|High School Memories|
Alexandra High School
Pietermaritzburg, South Africa
(1983 and 1984)
Pinetown Boys' High School
Pinetown, South Africa
(1985 to 1988)
|Foreword: It certainly didn't seem like it at the time, but I believe something that has helped me tremendously was the discipline I received in these two South African high schools—something today's schools know nothing of. It was excellent training—especially during the teenage years.
We were taught to respect authority—even our peers, in the form of prefects. We learned how to be polite, have manners, show respect for our elders, and to be careful what we say and do. Looking back, I wouldn't trade the caning (on three different occasions, and yes—it hurt, but frankly, we deserved it and we survived just fine!), hair-cut checks, and lectures about our attitude for anything.
As a reader commenting on this once said:
"The discipline was certainly what I needed. At home it was just raised voices and being sent to my room, which enabled me to switch off. At school, I had to face consequences and get into line. I would have done anything to put off being caned...but could see the sense of it even as an 11-year-old. Immediacy, completion, a fresh start—all those things made it a useful method of enforcing discipline."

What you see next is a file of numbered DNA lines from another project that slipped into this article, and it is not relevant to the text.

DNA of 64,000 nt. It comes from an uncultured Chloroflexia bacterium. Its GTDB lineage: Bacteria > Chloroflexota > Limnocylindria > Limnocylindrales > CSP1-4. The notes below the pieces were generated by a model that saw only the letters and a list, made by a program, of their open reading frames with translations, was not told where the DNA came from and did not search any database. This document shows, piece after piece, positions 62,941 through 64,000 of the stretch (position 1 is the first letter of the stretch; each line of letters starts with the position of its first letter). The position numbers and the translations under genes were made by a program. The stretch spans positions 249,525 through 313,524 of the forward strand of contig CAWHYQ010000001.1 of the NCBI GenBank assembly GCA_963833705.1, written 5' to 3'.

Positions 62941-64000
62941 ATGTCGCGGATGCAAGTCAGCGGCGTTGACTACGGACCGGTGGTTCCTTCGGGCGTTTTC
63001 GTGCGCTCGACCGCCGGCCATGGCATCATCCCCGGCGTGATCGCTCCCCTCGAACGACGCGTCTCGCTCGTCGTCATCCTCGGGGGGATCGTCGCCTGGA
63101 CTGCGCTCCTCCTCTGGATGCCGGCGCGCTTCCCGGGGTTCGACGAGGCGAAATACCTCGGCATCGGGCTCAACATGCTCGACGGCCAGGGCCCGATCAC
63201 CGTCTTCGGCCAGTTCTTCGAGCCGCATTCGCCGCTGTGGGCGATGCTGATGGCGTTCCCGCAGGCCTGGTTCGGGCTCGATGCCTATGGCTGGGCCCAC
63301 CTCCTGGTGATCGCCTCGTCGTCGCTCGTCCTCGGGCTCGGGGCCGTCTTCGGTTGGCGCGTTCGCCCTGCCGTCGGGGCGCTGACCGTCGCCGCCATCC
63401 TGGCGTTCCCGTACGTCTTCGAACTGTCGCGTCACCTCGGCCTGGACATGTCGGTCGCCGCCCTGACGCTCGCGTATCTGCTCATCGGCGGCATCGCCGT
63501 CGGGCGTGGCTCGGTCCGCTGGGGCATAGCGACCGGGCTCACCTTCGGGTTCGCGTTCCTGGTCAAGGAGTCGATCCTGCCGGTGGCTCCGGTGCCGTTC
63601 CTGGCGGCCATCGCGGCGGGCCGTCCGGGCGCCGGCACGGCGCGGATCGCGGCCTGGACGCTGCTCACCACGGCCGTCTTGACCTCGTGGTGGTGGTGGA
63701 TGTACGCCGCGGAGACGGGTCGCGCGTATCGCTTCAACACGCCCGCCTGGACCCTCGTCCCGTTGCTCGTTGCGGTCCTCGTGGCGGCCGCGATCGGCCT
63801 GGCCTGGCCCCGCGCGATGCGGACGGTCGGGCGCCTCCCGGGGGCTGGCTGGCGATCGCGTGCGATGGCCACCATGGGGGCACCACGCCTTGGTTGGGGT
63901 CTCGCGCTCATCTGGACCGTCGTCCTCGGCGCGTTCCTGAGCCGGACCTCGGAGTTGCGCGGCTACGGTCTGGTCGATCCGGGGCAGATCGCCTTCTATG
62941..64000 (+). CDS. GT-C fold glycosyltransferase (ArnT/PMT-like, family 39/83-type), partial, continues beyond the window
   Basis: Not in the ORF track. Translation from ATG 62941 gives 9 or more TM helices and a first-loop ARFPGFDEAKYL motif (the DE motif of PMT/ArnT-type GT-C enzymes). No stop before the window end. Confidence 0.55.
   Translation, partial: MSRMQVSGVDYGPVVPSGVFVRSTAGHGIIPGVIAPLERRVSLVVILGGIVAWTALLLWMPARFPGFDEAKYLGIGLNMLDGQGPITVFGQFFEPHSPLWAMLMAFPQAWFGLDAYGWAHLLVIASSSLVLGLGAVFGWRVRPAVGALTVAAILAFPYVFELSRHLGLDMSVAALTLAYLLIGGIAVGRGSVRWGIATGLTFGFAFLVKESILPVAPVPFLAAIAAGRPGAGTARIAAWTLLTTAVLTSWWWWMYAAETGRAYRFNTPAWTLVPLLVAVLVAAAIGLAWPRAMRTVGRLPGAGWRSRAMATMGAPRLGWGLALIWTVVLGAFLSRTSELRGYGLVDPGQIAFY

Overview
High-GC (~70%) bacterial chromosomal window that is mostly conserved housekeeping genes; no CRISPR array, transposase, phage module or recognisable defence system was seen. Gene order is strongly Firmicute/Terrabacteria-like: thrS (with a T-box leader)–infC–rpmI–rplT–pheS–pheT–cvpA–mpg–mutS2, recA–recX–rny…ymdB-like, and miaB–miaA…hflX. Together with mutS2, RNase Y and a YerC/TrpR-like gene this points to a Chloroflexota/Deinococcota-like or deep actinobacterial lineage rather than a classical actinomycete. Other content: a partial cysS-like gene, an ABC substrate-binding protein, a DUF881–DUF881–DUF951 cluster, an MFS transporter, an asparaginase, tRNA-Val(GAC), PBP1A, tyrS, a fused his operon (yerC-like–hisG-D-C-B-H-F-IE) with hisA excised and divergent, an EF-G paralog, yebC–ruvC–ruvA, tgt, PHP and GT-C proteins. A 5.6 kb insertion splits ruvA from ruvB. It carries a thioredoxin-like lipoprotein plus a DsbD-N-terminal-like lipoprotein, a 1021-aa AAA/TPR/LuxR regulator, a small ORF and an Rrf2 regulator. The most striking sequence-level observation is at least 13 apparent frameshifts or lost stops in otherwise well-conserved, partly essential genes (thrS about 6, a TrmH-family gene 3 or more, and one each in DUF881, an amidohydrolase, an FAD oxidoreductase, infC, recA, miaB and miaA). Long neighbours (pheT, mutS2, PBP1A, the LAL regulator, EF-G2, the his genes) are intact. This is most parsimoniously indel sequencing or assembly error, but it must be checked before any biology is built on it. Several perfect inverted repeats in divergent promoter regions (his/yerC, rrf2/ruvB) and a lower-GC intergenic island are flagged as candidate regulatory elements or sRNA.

|The only aspect in which I feel my high school days were detrimental was in relating to/interacting with girls. The majority of my teen years were spent at these two all-boys' schools, and after matriculating, I was (and still am) rather inwardly shy around women.
Had I been rubbing shoulders most of the day with guys and girls throughout high school, I think I would have seen a marked improvement in relating to, and interacting with them, as well as dispelling some fears and preconceived notions about them. In addition, while it would probably have been distracting, it certainly would have helped motivate me to work harder in class. I think it would also have proven to be a greater deterrent to the frequent profanity and sexual innuendo that sadly characterized the school grounds.